Survey: Private practice pays better than academic practice

April 23, 2010

From 1999 to 2009, compensation in academic practices continued to trail that in private practices, according to an MGMA survey.

From 1999 to 2009, compensation in academic practices continued to trail that in private practices, according to a member survey of academic practices released last month by the Medical Group Management Association.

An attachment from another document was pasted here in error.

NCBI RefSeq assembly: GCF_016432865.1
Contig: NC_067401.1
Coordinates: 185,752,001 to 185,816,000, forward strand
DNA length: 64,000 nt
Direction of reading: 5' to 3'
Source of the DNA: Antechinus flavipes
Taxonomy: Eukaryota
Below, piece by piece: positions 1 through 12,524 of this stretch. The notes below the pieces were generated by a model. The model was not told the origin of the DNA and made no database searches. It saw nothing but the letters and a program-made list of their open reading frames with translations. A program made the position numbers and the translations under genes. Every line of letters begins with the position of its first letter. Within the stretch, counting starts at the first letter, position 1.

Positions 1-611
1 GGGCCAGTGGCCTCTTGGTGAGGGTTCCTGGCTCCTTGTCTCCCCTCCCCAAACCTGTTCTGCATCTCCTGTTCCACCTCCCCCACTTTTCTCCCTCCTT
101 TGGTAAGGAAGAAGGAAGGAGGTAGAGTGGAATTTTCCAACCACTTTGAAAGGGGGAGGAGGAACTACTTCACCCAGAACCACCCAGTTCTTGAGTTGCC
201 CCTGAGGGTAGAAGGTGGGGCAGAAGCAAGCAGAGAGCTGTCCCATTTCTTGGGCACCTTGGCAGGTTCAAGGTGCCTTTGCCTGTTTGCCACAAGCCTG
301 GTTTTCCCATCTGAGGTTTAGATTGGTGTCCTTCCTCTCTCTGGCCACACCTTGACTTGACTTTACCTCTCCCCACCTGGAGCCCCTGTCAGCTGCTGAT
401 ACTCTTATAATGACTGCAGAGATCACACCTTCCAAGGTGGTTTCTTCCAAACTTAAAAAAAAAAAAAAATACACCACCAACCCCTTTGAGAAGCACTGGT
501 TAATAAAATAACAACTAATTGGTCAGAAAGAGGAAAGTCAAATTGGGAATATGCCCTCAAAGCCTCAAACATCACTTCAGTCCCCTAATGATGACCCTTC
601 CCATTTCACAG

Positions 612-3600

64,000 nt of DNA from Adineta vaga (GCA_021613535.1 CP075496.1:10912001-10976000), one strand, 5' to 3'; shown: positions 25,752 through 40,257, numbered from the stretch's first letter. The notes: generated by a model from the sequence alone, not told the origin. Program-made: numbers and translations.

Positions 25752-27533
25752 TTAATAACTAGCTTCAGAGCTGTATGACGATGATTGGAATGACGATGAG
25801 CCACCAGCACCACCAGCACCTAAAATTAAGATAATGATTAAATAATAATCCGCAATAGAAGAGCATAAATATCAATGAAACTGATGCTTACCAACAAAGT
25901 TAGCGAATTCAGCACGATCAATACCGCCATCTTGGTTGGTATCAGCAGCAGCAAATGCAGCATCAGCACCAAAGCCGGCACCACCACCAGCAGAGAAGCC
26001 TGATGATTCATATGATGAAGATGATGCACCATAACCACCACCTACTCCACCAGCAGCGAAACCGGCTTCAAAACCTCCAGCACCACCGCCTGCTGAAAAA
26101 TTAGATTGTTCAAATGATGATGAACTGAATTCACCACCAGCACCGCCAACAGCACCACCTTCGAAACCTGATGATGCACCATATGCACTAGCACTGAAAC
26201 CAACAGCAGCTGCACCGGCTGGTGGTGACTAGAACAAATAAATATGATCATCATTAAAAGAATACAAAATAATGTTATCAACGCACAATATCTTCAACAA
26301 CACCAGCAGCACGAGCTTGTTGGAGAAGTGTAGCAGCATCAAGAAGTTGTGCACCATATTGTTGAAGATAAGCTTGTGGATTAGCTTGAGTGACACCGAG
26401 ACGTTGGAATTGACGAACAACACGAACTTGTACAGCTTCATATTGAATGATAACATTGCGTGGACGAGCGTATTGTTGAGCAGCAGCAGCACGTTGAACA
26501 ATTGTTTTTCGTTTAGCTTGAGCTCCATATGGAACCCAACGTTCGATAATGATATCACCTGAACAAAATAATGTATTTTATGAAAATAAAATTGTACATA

Academic primary care physicians reported annual compensation of $158,218, while specialty care physicians reported compensation of $238,587, a difference of $80,369, according to the survey. Private practice averages for 2008 were $186,044 for primary care and $339,738 for specialty. (2009 compensation data for private practices were not yet available.) Since 2005, compensation for primary care providers in academic practice rose 16.9 percent.